House Democrats push Biden to lower Medicare eligibility age
A group of progressive and moderate House Democrats is asking President Biden and Vice President Harris to lower the Medicare eligibility age and expand its benefits in the administration’s upcoming spending and tax bill, named the American Families Plan.
“Lowering the eligibility age and improving its benefits package would provide immediate and substantial relief for millions of individuals throughout the United States, as well as much-needed long-term security,” says the letter, which has already garnered nearly 60 signatures from House Democrats. “Now is a historic opportunity to also make an important expansion of Medicare that will guarantee health care for millions of older adults and people with disabilities struggling with the health and economic realities of the COVID-19 pandemic.”
The letter, which builds on a similar effort by their Senate Democratic colleagues, is being led by Colorado Congressman Joe Neguse, one of the standout lawmakers from the class of 2018 who serves in House leadership; Congressional Progressive Caucus Chair Pramila Jayapal, Democrat of Washington; and two members from the more moderate end of the party, Pennsylvania’s Conor Lamb and Maine’s Jared Golden.
The letter proposes two potential options to lower the eligibility age for the popular benefit: reducing it to 60 years old from the current 65 years of age could expand coverage to more than 23 million people, while reducing the age by 10 years to 55 years old would expand coverage to more than 40 million.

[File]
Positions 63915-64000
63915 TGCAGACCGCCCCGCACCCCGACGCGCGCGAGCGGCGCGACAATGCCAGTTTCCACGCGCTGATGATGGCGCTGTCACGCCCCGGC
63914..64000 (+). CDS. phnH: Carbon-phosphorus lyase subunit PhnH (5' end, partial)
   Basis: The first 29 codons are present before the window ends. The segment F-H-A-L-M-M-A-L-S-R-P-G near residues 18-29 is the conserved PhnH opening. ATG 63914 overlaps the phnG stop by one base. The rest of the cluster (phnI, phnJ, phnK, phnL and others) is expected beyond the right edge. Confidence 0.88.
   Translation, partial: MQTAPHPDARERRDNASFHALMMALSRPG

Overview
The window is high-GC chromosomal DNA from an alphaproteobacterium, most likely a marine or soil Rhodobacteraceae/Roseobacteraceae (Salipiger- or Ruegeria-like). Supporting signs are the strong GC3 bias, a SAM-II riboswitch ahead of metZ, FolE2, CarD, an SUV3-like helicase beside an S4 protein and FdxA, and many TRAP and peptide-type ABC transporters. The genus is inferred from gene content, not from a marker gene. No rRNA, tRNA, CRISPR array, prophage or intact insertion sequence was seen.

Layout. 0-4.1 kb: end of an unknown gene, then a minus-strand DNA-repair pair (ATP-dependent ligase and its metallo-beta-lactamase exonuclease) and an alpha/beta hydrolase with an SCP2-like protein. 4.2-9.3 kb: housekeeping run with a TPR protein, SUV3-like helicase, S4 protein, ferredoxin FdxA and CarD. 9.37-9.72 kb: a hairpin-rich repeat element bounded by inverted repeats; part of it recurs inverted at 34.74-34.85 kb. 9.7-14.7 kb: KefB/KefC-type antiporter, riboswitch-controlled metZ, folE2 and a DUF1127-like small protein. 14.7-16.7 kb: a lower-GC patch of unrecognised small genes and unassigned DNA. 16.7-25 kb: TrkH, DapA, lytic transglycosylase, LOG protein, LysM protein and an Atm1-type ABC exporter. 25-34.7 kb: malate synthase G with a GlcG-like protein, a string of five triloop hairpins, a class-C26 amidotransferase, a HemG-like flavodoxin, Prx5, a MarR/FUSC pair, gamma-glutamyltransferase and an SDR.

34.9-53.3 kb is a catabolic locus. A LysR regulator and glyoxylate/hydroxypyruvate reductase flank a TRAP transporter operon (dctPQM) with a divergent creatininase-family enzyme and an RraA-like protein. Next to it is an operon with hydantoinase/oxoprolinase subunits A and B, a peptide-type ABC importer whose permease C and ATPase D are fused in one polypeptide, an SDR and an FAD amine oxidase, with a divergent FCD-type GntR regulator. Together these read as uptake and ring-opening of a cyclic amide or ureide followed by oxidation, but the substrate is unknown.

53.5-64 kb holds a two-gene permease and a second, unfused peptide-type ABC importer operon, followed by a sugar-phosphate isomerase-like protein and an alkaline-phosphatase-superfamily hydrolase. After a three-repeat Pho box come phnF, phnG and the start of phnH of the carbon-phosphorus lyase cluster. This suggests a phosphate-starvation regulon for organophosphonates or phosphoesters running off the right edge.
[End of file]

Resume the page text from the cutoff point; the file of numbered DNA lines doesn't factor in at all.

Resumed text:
“Addressing inequities in health coverage and access, as communities of color and low-income individuals are disproportionately more likely to be uninsured,” they wrote.
The letter’s authors also suggest the administration improve Medicare benefits to cover dental, vision and hearing benefits, and say that the government could pay for the expansion by negotiating with pharmaceutical companies to lower the price of prescription drugs. They cite a study by the Congressional Budget Office that estimates the Medicare program would save over $450 billion and increase revenues by $45 billion over the next decade with this approach.
There’s a growing push by Democrats in Congress to shape the bill ahead of Mr. Biden’s address to a joint session of Congress on Wednesday. The House Democrats’ letter on Medicare follows a similar letter from Senator Bernie Sanders, independent of Vermont, a longtime champion of the issue, who is asking the president to reduce the eligibility age to as low as 50 years old, expand benefits to include hearing, dental and vision care, implement a cap on out-of-pocket expenses and negotiate drug prices.
House Speaker Nancy Pelosi recently released a statement announcing the reintroduction of the Elijah Cummings Lower Drug Costs Now Act, writing, “Lowering health costs and prescription drug prices will be a top priority for House Democrats to be included in the American Families Plan.”
In another effort, Massachusetts Democratic Senator Elizabeth Warren and Congresswoman Katherine Clark wrote to Mr. Biden with nearly 40 House and Senate colleagues asking him to include at least $700 billion in the next 10 years for long-term, structural investments in universal childcare that would remake it as an entitlement program for families who need it, capping out-of-pocket costs, and raising payment rates for providers.